Planned Actions Improve the Way We Process Information

Photo: Fruits 

Researchers of the Economic and Social Research Council (ESRC) have shown that using a grabbing action with our hands can help our processing of visual information.

“The research is still at an early stage,” cautions Ed Symes of Plymouth University. “But our next step is to see how these results might inform ways of helping children with severe learning difficulties.”

The discovery was made in an experiment on what is known as “change blindness”. Think of spot the difference games – researchers use the problem of seeing changes in almost identical pictures to see if preparing to act can help us to spot these changes.

The study found that if people were asked to look at two pictures of fruit alternating on a computer screen, they noticed which fruit was different quicker if they were going to grasp an object similar in size of the fruit. Symes found that the “intention” to grasp something helps with the processing of visual information.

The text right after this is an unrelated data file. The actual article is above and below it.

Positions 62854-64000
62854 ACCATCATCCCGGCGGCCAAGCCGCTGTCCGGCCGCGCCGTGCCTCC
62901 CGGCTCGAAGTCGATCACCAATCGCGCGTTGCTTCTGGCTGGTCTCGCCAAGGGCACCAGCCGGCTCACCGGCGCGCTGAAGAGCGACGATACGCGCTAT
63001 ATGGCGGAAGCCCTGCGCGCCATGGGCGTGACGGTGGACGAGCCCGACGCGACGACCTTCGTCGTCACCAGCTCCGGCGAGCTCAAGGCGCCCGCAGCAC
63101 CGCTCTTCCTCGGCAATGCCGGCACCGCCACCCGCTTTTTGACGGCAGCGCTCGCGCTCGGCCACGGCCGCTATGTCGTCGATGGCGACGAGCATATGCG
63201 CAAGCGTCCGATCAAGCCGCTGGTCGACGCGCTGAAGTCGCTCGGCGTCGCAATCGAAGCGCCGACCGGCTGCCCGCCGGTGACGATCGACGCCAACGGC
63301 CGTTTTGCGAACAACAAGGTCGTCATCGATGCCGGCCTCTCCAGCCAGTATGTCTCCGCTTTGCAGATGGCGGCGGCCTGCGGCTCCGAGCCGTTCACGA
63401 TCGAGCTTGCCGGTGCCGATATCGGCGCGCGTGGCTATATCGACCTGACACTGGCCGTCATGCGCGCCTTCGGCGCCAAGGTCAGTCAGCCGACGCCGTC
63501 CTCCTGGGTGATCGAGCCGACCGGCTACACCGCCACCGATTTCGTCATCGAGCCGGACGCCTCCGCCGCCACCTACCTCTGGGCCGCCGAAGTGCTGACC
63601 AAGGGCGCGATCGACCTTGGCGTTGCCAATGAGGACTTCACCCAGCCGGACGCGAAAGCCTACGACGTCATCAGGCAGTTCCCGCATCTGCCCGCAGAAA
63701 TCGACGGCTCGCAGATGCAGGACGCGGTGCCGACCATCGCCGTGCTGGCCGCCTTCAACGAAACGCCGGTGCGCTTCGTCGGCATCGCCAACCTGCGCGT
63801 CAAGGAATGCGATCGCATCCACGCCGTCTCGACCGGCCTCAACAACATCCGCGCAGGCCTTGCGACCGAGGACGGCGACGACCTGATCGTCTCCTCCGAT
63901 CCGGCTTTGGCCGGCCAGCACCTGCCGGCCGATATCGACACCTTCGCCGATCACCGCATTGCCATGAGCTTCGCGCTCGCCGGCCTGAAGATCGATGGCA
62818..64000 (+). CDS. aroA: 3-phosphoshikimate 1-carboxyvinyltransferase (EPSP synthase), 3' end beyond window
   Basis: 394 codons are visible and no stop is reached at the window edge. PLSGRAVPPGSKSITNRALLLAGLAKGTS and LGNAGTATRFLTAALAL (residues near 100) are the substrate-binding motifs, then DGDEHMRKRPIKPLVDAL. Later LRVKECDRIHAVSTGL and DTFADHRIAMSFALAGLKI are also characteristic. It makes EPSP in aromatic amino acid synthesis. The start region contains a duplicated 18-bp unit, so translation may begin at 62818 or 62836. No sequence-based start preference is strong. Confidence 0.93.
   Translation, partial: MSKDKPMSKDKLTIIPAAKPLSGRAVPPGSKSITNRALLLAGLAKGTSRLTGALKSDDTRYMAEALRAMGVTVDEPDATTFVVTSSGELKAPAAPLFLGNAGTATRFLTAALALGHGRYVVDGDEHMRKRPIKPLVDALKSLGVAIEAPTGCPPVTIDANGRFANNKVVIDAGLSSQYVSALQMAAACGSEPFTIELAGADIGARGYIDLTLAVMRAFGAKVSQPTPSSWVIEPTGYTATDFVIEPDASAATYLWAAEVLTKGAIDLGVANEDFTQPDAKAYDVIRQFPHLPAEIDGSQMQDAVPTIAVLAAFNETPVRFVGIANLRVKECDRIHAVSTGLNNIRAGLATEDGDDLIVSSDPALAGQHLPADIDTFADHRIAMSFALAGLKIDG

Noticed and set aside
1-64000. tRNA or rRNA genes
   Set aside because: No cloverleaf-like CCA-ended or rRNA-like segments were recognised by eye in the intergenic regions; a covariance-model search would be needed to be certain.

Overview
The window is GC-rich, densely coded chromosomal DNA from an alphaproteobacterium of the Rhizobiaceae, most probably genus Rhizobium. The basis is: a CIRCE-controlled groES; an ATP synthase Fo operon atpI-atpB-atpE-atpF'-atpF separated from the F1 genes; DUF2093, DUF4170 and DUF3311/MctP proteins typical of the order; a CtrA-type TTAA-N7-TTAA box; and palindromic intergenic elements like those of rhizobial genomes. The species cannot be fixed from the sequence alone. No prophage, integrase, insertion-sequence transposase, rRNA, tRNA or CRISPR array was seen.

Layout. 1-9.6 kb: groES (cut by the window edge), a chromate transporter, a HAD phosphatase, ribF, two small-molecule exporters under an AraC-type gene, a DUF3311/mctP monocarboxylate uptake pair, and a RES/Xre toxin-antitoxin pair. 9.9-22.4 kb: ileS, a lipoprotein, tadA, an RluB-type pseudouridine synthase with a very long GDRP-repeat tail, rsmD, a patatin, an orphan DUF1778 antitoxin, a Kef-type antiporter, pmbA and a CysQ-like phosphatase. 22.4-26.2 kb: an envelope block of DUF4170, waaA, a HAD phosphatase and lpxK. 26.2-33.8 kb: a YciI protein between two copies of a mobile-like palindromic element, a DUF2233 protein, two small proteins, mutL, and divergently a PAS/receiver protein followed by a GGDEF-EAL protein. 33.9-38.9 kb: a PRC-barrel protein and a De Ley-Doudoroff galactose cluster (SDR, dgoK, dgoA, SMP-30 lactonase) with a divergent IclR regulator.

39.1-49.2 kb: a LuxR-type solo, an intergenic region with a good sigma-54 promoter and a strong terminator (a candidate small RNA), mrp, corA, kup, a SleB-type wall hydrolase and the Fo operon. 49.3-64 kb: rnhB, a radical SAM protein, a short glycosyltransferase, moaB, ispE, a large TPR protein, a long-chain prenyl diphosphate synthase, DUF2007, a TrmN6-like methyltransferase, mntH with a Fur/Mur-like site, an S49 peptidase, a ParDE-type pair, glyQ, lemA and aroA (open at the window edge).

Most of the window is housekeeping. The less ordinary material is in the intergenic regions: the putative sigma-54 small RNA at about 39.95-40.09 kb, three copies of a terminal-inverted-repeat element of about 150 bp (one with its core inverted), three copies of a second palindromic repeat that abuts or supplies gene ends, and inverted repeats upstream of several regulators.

Symes asked his participants to look at pictures of both large and small fruits – apples, oranges, pears, lemons, mangos, apricots, strawberries and gooseberries. When the participants detected which fruit had changed, the participants had to grasp one of two devices. The key to this was that one device was similar in size of the small fruit and the other was similar in size of the big fruit.

The study found that the intention to grasp the small device helped participants notice changes in the smaller fruits quicker. Similarly, the brain processing that occurred in preparing to grasp the large device meant that participants noticed the changes in the larger fruits quicker.

Symes explains this might help to improve the communication skills of children with complex physical and mental special needs. The first problem in assisting such children is assessing what they understand about the world, when they have no reliable means of communicating. They may not be able to speak and may have limited physical capabilities.; Source: Economic and Social Research Council (ESRC)

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